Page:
Brief history of patentable subject matter rejections Ever since Alice/Mayo, a number of decisions have been rendered regarding patentable subject matter or 35 USC 101. In other words, whether a claim in a patent or patent application is eligible for patent protection under Section 101. Each new case adds to the body of patentable subject matter case law to help the … [Read more...]
Patent application process
The patent application process includes three main time frames: 1) before filing patent application, 2) after filing a patent application and 3) after patent grant. Browse related articles below.
Basic facts In D’Agostino v. MasterCard International (Fed. Cir. 2017), the limits of what is the broadest reasonable interpretation of a claim limitation is explored. In this case, if the interpretation is illogical based on the claim structure, the patent specification and the file history, then the interpretation would be unreasonably broad. MasterCard petitioned the … [Read more...]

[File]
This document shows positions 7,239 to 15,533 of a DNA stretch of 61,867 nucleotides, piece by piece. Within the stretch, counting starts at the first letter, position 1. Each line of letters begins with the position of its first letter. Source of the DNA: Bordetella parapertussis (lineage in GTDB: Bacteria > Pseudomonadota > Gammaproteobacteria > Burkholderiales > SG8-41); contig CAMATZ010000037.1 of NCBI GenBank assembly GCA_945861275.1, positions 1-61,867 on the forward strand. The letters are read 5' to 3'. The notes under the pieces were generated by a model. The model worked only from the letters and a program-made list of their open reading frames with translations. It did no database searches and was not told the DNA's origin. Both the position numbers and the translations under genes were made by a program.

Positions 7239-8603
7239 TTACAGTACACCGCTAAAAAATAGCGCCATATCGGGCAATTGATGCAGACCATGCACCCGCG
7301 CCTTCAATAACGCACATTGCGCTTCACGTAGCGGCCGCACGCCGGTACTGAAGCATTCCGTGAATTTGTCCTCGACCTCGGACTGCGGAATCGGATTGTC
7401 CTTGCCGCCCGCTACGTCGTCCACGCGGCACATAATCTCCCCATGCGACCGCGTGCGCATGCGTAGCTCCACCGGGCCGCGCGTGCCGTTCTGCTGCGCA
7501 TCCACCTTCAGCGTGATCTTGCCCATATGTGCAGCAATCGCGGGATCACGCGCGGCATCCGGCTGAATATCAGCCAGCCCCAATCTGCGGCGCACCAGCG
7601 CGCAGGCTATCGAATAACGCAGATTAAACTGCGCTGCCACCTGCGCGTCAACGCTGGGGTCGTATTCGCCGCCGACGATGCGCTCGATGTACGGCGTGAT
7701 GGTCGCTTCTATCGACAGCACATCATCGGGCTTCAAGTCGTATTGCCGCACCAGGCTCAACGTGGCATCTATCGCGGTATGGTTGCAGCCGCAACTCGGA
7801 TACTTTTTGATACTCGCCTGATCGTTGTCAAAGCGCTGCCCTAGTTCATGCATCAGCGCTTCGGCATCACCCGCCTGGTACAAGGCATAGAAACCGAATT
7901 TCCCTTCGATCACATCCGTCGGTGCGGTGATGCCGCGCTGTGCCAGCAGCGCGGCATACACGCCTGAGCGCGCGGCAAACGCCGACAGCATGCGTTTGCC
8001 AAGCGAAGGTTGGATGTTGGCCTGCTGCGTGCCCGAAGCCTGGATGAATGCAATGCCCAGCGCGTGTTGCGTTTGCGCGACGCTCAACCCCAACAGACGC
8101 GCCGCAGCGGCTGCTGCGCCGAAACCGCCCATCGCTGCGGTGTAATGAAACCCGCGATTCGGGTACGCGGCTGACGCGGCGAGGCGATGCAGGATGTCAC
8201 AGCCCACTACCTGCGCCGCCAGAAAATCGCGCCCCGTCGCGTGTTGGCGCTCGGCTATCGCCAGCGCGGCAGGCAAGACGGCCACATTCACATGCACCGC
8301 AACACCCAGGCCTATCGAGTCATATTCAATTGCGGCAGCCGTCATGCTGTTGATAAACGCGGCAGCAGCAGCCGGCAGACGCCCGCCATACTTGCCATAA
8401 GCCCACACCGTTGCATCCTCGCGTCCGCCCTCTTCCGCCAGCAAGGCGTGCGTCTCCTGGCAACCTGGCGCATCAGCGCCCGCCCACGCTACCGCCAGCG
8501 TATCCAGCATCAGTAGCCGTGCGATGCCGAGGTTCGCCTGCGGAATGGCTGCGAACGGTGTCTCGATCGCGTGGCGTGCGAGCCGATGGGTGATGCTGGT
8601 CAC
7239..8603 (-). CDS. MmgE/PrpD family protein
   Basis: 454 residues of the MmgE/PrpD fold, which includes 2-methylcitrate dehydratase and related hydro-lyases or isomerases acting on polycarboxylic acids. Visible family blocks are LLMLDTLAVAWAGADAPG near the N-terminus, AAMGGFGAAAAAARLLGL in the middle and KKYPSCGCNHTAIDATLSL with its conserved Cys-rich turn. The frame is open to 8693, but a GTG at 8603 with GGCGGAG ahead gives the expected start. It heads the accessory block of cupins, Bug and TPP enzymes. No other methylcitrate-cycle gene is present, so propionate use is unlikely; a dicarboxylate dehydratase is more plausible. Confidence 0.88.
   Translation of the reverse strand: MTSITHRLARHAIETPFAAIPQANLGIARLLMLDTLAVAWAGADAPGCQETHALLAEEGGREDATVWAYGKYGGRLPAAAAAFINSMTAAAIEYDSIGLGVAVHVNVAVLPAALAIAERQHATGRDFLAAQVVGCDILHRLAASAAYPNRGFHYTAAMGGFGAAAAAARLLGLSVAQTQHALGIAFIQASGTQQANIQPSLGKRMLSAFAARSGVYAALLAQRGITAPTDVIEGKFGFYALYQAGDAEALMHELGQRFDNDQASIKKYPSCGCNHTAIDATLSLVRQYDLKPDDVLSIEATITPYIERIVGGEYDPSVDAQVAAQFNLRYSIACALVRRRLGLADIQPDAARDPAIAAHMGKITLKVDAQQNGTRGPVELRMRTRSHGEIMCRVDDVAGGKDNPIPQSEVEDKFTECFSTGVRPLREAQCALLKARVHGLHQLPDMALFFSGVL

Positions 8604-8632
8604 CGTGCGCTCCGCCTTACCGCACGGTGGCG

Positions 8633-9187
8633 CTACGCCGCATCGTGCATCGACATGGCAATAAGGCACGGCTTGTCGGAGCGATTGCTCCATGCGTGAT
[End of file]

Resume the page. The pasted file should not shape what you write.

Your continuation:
Scriptpro LLC v. Innovation Associates, Inc. (Fed. Cir. 2016) is an opinion that provides pointers on how to write a patent application based on a few of the arguments that were presented by the defendant attempting to invalidate the patent, specifically, failure to satisfy the written description requirement. By anticipating these types of arguments, it may mitigate potential … [Read more...]
Electric Power Group, LLC v. Alstom, 830 F.3d 1350 (Fed. Cir. 2016) is another 35 USC §101 case dealing with patent eligible subject matter. The Court held that the claimed invention was ineligible for patent protection and thus invalid. The patent at issue (US Pat. Nos. 8060259 and 8401710) was directed to systems and methods for performing real-time performance monitoring of … [Read more...]
In GPNE Corp. v. Apple Inc. (Fed. Cir. August 1, 2016), the written description was presented in a way that narrowly described the invention, and thus the court ascribed a narrow meaning to the terms of the claims and found no patent infringement liability against the defendant. Although the claims define the metes and bounds of what is protected under a patent, the terms of … [Read more...]